What's next from Congress in coronavirus stimulus legislation

Congress is considering more coronavirus aid measures, including an interim bill and a second CARES Act.
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The dome of the Capitol Building is visible through tulips on April 6, 2020.Andrew Harnik / AP

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By Lauren Egan

WASHINGTON — With three coronavirus bills now signed into law, Congress is beginning to discuss their next legislative steps, including an interim bill and a second CARES Act to follow the historic $2 trillion aid package passed last month.

The interim bill, which could be considered as soon as Thursday, would address the new Paycheck Protection Program, the forgivable small-business loan program created by the first CARES Act.

That legislation provided $350 billion for the program, but less than a week after it launched, some lawmakers expressed concern that it would quickly run out of money after reports of banks and the Small Business Administration being overwhelmed by demand.

The White House on Tuesday requested an additional $250 billion for the loan program.

“We’re going to be going for, it looks like, a very substantial increase in the number, because we will be running out of money pretty quickly, which is a good thing in this case, not a bad thing,” President Donald Trump said.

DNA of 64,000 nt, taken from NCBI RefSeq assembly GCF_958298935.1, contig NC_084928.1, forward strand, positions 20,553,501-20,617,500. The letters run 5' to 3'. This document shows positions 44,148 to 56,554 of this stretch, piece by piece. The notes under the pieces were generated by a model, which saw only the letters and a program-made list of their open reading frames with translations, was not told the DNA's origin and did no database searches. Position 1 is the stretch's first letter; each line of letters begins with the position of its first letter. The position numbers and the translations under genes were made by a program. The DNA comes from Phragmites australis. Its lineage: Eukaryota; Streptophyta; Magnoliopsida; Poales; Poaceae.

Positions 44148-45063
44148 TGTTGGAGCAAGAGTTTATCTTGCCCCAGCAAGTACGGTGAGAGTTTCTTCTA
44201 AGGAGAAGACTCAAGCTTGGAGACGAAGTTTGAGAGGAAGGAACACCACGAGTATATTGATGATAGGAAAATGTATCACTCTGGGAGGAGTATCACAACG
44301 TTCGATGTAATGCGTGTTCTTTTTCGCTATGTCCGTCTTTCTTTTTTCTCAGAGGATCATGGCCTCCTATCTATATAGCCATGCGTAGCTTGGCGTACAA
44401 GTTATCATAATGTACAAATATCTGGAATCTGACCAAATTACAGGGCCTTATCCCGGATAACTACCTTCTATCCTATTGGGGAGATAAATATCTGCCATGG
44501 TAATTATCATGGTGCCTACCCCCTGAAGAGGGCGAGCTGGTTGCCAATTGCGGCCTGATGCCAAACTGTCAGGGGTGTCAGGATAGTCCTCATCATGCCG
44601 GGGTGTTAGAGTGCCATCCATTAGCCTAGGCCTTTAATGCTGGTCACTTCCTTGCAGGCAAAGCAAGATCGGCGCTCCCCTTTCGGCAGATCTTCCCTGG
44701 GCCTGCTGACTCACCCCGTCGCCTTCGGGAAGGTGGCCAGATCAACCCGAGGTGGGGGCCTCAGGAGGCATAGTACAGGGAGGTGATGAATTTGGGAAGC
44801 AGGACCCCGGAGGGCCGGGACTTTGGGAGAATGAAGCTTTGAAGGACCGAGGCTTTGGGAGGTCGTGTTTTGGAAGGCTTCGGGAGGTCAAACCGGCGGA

Senate Majority Leader Mitch McConnell, R-Ky., said that he hoped to approve the additional funding by unanimous consent or voice vote during the next scheduled Senate session on Thursday, meaning that any lawmaker could hold up the process and there will need to be a consensus going into Thursday for it to pass.

In a series of tweets Wednesday night, McConnell said he will ask the Senate for emergency funding for the Paycheck Protection Program on Thursday.

"Tomorrow morning, I’ll ask unanimous consent to pass standalone emergency funding for the hugely popular Paycheck Protection Program that is saving small-business jobs as we speak," he wrote. "As the rest of the CARES Act continues to come online, this key part is already low on funds."

McConnell added, “nobody thinks tomorrow will be the Senate’s last word on COVID-19.” But he noted that funding for hospitals and healthcare providers, which Democrats included as part of their request Wednesday, are “still coming online and have not yet been exhausted.”

McConnell said he hopes "none of my colleagues object… There is no reason why this bipartisan job-saving program should be held hostage for other priorities.”

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But Democratic leadership made clear Wednesday that the Republican plan would not receive their support unless they met certain demands, potentially setting up for a messy political fight this week.

Senate Minority Leader Chuck Schumer, D-N.Y., and House Speaker Nancy Pelosi, D-Calif., released a set of priorities Wednesday that would more than double the Republicans' initial proposal of $250 billion in small-business loans and expand the scope of the bill.